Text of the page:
Habakkuk 1:9 – 2:1
By: Warren Henderson
In this second installment of a three part series, Warren Henderson takes us through the personal struggles that the prophet Habakkuk experienced in the life of faith – valuable lessons for believers in any age as they work through the problem of evil.
The book commenced with the prophet lifting up his burdens to the Lord: Why was wickedness going unchecked? Why was God not punishing evil doers and upholding the righteous? The Lord responded by telling Habakkuk that He was aware of His people’s sin and was about to severely punish them through a Babylonian invasion. The Lord then describes the coming sorrowful conquest.
Babylon is Coming (1:9-11)
The Babylonian army, bent on violence, would advance unhindered, like the hot desert wind from the east and they would take many captives (1:9). They would be afraid of no one; but rather scoff at kings, and ridicule their fortifications (1:10). The proud Chaldeans would be high on themselves and since no nation could impede their progress, they would assume that they were being empowered by their pagan deities (1:11).
However, their ignorant boasting was an offense against God, the One who had lifted them up as an instrument in His hand. Puffed up in their successes, Jehovah would punish the entire nation for their vanity and brutality in a future day. But for the present, He would use Babylon to chasten and refine His covenant people and also to punish surrounding nations for their wickedness.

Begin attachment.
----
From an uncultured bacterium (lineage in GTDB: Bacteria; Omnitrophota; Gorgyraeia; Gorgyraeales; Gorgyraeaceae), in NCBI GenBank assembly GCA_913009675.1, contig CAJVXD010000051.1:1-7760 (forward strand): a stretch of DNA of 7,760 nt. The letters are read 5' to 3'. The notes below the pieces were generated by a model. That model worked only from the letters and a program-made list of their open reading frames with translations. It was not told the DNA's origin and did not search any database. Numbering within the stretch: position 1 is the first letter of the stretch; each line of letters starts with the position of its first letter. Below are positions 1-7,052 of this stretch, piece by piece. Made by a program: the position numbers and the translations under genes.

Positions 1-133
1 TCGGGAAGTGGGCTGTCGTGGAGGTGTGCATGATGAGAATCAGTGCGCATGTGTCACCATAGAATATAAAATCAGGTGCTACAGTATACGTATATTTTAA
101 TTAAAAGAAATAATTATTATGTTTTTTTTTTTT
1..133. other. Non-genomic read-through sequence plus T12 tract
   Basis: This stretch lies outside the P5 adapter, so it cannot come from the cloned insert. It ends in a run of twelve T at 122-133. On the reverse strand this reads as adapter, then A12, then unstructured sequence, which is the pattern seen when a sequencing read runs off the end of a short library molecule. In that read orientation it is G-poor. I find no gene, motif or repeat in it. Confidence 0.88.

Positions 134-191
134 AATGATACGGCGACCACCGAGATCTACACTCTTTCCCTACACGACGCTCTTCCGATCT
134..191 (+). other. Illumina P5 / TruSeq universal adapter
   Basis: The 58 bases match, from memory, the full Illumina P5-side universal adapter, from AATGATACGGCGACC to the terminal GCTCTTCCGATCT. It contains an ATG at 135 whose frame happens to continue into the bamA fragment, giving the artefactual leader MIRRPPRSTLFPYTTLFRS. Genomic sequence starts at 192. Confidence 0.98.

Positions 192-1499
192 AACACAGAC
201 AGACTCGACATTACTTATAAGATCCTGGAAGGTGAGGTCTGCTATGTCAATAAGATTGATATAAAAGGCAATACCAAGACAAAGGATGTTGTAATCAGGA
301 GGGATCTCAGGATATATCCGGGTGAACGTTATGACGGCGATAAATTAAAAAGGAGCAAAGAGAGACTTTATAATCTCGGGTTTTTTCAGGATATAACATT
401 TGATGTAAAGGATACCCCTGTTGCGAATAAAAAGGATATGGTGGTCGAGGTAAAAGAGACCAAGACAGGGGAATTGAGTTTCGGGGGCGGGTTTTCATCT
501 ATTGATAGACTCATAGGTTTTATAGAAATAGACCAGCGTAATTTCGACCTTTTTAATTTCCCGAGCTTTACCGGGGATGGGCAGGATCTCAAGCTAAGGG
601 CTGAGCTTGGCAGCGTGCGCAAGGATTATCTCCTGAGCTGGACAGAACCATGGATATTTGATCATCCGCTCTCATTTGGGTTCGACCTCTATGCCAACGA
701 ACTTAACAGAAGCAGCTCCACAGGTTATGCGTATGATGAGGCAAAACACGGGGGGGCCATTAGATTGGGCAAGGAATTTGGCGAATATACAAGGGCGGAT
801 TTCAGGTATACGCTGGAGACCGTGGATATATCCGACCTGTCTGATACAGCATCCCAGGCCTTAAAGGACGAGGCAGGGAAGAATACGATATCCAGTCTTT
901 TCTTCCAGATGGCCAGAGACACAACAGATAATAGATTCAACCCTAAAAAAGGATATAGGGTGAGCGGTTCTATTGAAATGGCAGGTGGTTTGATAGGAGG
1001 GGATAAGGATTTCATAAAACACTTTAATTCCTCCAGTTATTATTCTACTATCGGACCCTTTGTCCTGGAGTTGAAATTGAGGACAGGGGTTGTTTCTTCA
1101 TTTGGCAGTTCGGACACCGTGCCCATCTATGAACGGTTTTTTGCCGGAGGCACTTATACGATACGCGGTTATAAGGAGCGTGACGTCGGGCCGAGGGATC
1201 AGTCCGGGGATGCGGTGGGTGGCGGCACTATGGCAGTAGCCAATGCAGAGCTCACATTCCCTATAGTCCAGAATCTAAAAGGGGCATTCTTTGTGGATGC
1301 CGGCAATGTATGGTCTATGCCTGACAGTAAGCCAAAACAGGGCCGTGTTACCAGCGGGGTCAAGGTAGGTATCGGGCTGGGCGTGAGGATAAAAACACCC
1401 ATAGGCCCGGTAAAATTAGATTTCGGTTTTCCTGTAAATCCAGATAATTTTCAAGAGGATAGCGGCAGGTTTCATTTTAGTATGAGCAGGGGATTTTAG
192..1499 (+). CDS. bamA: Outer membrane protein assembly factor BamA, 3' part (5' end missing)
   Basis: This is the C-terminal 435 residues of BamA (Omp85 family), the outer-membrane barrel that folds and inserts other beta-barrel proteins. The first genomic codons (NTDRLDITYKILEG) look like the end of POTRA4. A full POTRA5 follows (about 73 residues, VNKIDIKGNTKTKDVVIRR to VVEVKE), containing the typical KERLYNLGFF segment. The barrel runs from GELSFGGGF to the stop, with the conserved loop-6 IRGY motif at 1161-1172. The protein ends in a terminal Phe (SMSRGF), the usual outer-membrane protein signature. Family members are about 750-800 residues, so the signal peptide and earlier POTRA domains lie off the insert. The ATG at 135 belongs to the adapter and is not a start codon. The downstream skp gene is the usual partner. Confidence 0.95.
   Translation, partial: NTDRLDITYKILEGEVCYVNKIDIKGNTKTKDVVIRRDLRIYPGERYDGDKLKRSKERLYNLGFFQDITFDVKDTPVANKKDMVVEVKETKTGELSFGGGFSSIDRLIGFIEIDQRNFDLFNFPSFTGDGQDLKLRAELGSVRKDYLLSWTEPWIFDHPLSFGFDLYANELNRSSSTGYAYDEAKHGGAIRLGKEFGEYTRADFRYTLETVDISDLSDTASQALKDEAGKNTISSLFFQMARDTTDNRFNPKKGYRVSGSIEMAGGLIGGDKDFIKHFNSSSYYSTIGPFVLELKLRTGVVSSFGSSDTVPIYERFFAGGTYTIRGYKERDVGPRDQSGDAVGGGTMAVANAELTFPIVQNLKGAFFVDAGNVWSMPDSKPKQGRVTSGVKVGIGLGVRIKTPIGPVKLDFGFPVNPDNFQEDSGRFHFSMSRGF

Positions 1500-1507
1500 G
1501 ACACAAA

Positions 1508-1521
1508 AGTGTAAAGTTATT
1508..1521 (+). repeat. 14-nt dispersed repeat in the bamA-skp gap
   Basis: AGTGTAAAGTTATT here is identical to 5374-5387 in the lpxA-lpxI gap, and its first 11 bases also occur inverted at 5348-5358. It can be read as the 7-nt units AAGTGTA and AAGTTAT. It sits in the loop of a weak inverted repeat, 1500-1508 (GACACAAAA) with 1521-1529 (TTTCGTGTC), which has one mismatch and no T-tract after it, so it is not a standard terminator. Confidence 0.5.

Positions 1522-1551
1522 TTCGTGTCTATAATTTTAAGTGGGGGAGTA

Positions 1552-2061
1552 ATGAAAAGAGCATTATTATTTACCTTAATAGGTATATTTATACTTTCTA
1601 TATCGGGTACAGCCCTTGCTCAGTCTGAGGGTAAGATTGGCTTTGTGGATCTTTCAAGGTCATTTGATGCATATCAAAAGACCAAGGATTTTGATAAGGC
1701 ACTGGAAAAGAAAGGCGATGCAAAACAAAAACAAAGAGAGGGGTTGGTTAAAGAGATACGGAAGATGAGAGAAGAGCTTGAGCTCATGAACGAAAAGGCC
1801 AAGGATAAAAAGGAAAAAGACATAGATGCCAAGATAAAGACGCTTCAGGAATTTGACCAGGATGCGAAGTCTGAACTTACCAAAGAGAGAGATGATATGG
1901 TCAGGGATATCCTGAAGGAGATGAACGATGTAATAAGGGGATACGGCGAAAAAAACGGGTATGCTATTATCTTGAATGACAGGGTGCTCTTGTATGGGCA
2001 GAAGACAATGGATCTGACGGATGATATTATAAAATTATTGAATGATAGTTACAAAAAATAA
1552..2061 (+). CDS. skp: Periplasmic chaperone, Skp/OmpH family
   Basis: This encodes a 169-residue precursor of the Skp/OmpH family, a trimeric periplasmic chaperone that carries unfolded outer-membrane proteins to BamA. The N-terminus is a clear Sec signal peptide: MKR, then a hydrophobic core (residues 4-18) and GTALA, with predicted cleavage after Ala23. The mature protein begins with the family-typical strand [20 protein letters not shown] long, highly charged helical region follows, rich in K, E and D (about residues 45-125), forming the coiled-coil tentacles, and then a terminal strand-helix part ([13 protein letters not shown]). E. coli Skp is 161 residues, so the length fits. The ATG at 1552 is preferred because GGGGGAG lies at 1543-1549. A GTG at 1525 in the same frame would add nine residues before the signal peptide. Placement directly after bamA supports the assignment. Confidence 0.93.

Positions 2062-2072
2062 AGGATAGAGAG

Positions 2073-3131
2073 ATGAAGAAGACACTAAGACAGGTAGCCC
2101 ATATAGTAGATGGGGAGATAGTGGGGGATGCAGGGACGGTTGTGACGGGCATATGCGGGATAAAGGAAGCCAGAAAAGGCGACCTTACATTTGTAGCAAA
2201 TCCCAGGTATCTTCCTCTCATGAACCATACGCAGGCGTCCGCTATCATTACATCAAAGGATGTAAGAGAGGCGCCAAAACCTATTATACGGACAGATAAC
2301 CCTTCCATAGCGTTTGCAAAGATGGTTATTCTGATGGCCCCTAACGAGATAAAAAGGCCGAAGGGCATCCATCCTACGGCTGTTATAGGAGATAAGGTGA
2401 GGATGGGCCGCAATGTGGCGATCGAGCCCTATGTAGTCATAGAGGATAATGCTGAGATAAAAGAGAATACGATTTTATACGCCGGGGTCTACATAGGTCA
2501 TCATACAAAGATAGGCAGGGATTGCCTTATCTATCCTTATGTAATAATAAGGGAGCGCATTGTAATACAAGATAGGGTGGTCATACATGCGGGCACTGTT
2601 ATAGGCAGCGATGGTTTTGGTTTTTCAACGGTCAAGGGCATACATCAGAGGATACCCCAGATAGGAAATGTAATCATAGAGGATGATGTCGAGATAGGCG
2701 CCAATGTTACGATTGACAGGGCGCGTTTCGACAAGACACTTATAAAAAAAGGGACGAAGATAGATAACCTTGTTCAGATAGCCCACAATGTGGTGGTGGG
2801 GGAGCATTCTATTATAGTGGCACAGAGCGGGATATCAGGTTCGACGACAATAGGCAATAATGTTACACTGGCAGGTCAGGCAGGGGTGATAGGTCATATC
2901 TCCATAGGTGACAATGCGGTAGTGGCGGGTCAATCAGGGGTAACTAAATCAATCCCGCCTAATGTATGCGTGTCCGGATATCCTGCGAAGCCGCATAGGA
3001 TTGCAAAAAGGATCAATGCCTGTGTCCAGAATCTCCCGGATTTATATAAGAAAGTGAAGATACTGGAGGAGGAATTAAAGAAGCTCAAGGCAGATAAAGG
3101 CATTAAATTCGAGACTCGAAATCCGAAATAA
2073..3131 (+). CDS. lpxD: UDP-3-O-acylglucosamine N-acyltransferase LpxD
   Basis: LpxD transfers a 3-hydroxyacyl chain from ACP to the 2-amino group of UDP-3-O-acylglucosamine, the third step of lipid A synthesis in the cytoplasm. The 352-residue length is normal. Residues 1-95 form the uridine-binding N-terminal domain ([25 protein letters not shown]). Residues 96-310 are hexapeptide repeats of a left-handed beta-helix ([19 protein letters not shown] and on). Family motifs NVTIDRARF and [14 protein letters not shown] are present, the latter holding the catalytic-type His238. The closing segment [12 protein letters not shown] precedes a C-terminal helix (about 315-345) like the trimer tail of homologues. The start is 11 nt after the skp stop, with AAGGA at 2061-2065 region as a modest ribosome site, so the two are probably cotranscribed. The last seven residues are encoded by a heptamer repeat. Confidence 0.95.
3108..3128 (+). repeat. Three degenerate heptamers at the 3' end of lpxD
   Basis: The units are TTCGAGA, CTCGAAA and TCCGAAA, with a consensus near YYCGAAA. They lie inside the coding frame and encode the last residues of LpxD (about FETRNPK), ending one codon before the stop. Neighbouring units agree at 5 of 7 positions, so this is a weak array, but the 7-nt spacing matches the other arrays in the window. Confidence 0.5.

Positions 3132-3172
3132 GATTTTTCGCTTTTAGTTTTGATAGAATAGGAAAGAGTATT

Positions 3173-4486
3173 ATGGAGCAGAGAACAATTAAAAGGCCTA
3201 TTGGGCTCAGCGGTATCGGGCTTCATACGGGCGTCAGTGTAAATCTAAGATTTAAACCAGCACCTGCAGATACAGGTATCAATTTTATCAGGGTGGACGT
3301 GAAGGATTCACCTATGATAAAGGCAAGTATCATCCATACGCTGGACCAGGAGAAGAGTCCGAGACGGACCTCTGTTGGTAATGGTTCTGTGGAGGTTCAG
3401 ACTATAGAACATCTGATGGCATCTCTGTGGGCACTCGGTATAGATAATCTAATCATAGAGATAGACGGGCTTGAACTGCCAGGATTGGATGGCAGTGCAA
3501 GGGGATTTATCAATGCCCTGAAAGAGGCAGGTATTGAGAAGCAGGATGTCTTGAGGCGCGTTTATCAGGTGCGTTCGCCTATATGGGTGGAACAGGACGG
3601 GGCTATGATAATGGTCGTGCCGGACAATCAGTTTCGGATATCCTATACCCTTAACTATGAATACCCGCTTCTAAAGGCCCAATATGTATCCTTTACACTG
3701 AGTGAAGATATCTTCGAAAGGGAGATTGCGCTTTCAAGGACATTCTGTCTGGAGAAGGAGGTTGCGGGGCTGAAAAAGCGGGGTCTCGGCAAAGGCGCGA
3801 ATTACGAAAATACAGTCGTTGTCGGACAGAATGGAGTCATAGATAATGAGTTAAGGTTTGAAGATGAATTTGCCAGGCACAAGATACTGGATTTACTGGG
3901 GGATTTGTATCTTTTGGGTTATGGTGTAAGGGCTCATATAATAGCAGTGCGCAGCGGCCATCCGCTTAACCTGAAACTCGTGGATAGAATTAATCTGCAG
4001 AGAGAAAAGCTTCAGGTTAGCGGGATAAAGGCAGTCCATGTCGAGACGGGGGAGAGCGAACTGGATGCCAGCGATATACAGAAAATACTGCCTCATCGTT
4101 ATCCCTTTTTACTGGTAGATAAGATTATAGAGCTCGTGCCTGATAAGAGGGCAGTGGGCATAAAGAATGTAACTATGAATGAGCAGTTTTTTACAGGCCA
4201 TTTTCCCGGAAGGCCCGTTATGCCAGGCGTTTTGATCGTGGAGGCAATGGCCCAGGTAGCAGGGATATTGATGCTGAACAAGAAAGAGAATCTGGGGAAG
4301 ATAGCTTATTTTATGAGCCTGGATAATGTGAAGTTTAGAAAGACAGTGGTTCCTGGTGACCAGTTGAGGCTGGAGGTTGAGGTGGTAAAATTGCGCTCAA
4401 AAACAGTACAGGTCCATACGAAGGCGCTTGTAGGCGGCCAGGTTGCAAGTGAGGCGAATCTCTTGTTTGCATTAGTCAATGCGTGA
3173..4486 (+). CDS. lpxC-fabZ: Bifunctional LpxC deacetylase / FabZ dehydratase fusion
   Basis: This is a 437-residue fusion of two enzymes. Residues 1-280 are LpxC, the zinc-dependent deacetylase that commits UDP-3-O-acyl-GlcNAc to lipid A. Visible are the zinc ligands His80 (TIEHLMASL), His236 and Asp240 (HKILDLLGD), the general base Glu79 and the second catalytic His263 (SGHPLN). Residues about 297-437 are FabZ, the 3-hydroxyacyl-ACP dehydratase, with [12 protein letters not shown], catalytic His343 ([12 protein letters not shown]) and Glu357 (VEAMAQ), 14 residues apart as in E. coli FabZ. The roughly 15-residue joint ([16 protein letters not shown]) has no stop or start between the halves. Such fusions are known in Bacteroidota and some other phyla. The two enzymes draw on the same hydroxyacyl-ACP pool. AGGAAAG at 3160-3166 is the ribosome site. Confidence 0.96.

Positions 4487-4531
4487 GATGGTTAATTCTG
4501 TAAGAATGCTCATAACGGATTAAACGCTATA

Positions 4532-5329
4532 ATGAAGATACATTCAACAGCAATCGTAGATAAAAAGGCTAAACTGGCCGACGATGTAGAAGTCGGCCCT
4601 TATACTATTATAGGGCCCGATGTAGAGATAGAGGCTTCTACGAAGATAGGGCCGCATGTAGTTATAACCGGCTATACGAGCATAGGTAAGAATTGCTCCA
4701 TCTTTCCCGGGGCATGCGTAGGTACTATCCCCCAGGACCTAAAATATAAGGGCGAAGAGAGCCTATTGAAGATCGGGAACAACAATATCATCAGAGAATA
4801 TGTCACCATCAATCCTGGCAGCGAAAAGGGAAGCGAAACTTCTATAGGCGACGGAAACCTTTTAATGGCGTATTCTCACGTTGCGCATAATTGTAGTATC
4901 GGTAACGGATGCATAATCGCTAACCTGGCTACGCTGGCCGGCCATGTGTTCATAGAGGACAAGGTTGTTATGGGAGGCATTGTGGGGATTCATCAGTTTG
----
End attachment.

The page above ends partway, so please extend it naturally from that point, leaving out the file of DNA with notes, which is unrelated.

A Perplexed Prophet Responds (1:12-17)
Although delighted to know that God was not disinterested in Israel’s doings, God’s answer perplexed Habakkuk. To Habakkuk it seemed wrong for a Holy God with pure eyes to permit the wicked to prosper at the expense of those more righteous (speaking of Judah; 1:12-13). The prophet responds with a mixture of confidence and bewilderment.
Habakkuk had reasoned that even in their backsliding, the Jewish people were more righteous than the Babylonians. However, the prophet was wrong in his assessment. True, the Babylonians were more wicked than Judah, but God’s people had much more revelation and were under a covenant to be a holy people. To have been given more light and then choose to walk in darkness is more offensive to God than having limited light and still being ensnared by darkness. More revelation means more divine accountability – unto whom much is given, much is required (Lk.12:48). The Jews had ignored Jehovah’s Law and He was rightfully angry with His wayward people.
The prophet realized that the Jewish nation would be on their own before their invaders. They would be like a school of fish erratically darting here and there in the sea without sound leadership to guide or protect them (1:14). Yet, God would limit the severity of His judgment through the Babylonians in such a way to manifest His justice, but also display His mercy. God would not permit the end of the Jewish nation – “We shall not die” (v. 12). The prophet understood Jehovah’s intentions were to refine His people, yet, why would God use such a distasteful foul rod of correction to accomplish this objective?
On this point, Habakkuk offers two objections. First, the Babylonians had no regard for the welfare of the nations (1:15). Second, they would exalt their own gods for the successes they had in despoiling the nations and enslaving those they conquered (1:16). The Babylonian fishermen were relentlessly depleting the nations of resources and life; thus, the prophet cries out to the Lord, “Shall they therefore empty their net, and continue to slay nations without pity?” (v. 17). Indeed, Babylon would go too far, and God would both limit their exploits and punish their ruthlessness.